I’m writing a PhD about migration, borders and social movements. I’m also involved in migration solidarity activism. I want to find ways of mixing the two. I want to find ways of showing genuine solidarity with people coming to live in Europe.

I want to share the experiences of this project, so I made this blog. I would be really interested to hear your opinions.

So, my research (and this blog) is about two things...

It’s about finding ways to make freedom of movement arguments work
Living in Europe with no or few rights is a deeply violent part of European border control. Estimates put the number of people living in situations of illegality within the EU at between 1.9 and 6.5 million people. Border controls create this exclusion. But control is only one side of the story. Mobility is about control but it is also about escape. People find means of autonomy; ways to stay free and ways that directly challenge control.

Escape is a way of looking at mobility as autonomy from control. If we think of escape as a form of autonomy, then mobility becomes about more than the act of movement of migrants. It becomes about the acts of all who seek to escape - migrants and natives – in collaboration with each other.

Questions I am asking:
·         Why do migrants face exclusion in Europe?
·         What do radical ways of thinking about mobility look like?
·         How are these radical ways of thinking practiced in reality?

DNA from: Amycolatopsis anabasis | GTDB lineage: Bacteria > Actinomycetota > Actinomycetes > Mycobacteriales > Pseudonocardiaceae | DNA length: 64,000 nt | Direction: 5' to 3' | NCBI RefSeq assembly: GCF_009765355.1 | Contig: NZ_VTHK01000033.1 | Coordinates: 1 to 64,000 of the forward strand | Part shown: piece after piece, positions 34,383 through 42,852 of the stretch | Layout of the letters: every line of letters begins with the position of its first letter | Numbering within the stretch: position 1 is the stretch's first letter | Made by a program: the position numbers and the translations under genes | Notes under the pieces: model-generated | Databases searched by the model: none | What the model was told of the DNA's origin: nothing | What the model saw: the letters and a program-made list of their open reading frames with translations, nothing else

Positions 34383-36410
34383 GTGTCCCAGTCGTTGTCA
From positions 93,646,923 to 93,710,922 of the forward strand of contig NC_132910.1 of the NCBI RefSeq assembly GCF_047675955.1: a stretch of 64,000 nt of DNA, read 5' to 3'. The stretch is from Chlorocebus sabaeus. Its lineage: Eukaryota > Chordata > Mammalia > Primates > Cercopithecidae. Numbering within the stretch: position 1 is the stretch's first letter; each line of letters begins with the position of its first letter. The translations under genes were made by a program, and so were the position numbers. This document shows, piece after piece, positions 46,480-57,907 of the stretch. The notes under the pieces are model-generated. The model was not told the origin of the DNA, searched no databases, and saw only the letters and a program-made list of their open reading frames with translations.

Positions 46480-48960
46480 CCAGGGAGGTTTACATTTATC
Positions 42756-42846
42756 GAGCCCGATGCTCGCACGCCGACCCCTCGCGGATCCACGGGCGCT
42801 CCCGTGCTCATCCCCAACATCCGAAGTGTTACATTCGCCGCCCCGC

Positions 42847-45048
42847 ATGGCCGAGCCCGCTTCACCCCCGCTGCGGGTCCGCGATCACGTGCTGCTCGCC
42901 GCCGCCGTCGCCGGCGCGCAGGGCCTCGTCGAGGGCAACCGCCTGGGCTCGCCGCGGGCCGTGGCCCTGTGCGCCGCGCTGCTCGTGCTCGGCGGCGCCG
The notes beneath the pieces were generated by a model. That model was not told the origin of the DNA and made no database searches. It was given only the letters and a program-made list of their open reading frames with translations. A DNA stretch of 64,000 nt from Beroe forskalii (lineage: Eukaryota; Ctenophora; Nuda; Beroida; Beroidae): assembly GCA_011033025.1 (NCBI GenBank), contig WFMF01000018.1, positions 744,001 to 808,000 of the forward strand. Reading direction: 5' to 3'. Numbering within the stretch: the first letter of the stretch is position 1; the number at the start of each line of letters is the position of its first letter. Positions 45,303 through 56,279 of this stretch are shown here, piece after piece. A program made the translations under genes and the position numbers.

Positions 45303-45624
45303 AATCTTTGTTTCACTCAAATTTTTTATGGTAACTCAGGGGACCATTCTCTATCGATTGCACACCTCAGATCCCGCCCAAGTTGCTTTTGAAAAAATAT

·         What are the limits to these practices?

I am exploring these questions in Athens. I am spending one year in the city to document and participate in social struggle and to collect the narratives of activists on these issues – both migrants and natives.

And it’s about being an academic and an activist at the same time
I am an anarchist involved in direct action. I believe in autonomy. I have also been involved in migrant rights issues for several years. I want my research to refect these passions and bring them all together into a big research pie full of exciting stuff relevant to our lives.

I am a white, western woman in higher education I am privileged. Writing a PhD is also a privilege. It can be an opportunity for positive social justice by contributing to the movements academics speak about. But more often than not this is not what happens. Academic writing on migration generally seems to reinforce rather than disrupt the status quo.  Academics are often viewed with suspicion amongst activists (for protecting this status quo and their privilege) by commenting on, rather than from within movements themselves.

I want to write about migration as an activist, in way that challenges the idea that academics are the people who generate knowledge. I came to live in Greece so that I could understand through involvement, and so that my work would be not only academic but also political. I didn’t want to rock up, tape a few interviews and then disappear again. Being here doesn’t automatically give me the moral highground. But it’s a start, and this is a journey.